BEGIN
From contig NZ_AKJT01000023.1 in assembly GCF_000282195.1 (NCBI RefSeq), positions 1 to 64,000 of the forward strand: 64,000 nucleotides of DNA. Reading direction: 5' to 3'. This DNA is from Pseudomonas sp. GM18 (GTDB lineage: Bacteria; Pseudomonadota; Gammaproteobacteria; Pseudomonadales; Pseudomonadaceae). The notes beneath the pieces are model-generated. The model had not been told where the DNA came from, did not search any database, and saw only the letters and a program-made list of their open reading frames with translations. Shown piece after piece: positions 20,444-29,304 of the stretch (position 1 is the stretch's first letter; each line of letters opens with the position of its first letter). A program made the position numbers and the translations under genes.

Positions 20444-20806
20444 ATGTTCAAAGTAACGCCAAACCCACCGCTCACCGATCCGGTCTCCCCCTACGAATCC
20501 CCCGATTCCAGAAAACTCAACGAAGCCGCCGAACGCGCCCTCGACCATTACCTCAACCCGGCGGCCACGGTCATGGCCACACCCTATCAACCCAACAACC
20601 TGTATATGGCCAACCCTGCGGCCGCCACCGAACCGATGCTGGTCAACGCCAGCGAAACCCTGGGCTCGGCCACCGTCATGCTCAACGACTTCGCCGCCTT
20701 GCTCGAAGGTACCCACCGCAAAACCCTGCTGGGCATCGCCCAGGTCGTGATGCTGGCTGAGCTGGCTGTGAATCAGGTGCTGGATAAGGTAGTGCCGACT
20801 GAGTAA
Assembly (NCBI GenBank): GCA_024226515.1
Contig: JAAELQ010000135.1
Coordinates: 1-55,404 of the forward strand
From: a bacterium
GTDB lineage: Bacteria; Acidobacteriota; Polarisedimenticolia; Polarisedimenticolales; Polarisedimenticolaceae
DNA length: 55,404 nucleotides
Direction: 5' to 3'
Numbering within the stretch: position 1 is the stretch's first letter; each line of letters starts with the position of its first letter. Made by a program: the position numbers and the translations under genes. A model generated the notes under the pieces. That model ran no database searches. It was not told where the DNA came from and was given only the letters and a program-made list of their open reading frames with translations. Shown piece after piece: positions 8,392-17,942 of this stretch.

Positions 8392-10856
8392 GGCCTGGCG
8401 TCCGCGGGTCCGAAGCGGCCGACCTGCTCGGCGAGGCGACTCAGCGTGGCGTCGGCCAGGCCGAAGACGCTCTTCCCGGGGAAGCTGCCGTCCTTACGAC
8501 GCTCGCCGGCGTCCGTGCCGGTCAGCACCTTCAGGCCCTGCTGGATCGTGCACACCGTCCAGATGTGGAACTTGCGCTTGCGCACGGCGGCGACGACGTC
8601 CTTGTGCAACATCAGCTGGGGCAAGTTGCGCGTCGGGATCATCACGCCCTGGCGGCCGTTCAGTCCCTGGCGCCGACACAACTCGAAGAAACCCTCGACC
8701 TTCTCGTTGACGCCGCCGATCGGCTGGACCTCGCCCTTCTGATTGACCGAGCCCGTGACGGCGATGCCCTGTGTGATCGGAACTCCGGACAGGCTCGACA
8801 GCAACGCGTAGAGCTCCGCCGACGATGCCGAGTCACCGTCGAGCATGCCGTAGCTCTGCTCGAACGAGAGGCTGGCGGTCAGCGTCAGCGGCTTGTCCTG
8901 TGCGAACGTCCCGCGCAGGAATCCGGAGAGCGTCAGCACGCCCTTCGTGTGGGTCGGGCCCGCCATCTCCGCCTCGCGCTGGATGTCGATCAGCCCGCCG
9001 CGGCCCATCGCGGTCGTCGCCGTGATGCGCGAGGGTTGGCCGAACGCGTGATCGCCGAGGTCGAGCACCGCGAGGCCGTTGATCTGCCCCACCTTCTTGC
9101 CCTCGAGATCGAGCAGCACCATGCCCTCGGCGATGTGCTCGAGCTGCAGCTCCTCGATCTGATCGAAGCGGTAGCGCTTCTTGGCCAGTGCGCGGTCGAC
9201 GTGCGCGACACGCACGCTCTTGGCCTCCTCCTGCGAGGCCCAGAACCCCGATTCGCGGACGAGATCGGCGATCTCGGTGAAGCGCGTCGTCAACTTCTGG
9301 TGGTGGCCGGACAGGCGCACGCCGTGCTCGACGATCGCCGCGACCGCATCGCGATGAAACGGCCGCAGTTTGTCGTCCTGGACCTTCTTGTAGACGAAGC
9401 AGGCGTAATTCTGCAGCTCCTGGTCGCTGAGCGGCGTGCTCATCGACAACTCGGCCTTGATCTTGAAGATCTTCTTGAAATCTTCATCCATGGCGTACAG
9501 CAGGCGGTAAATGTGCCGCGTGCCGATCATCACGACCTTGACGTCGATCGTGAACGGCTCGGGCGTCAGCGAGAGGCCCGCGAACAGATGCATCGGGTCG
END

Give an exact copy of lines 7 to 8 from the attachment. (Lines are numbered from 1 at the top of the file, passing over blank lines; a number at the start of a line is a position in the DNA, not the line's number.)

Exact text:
20801 GAGTAA
Assembly (NCBI GenBank): GCA_024226515.1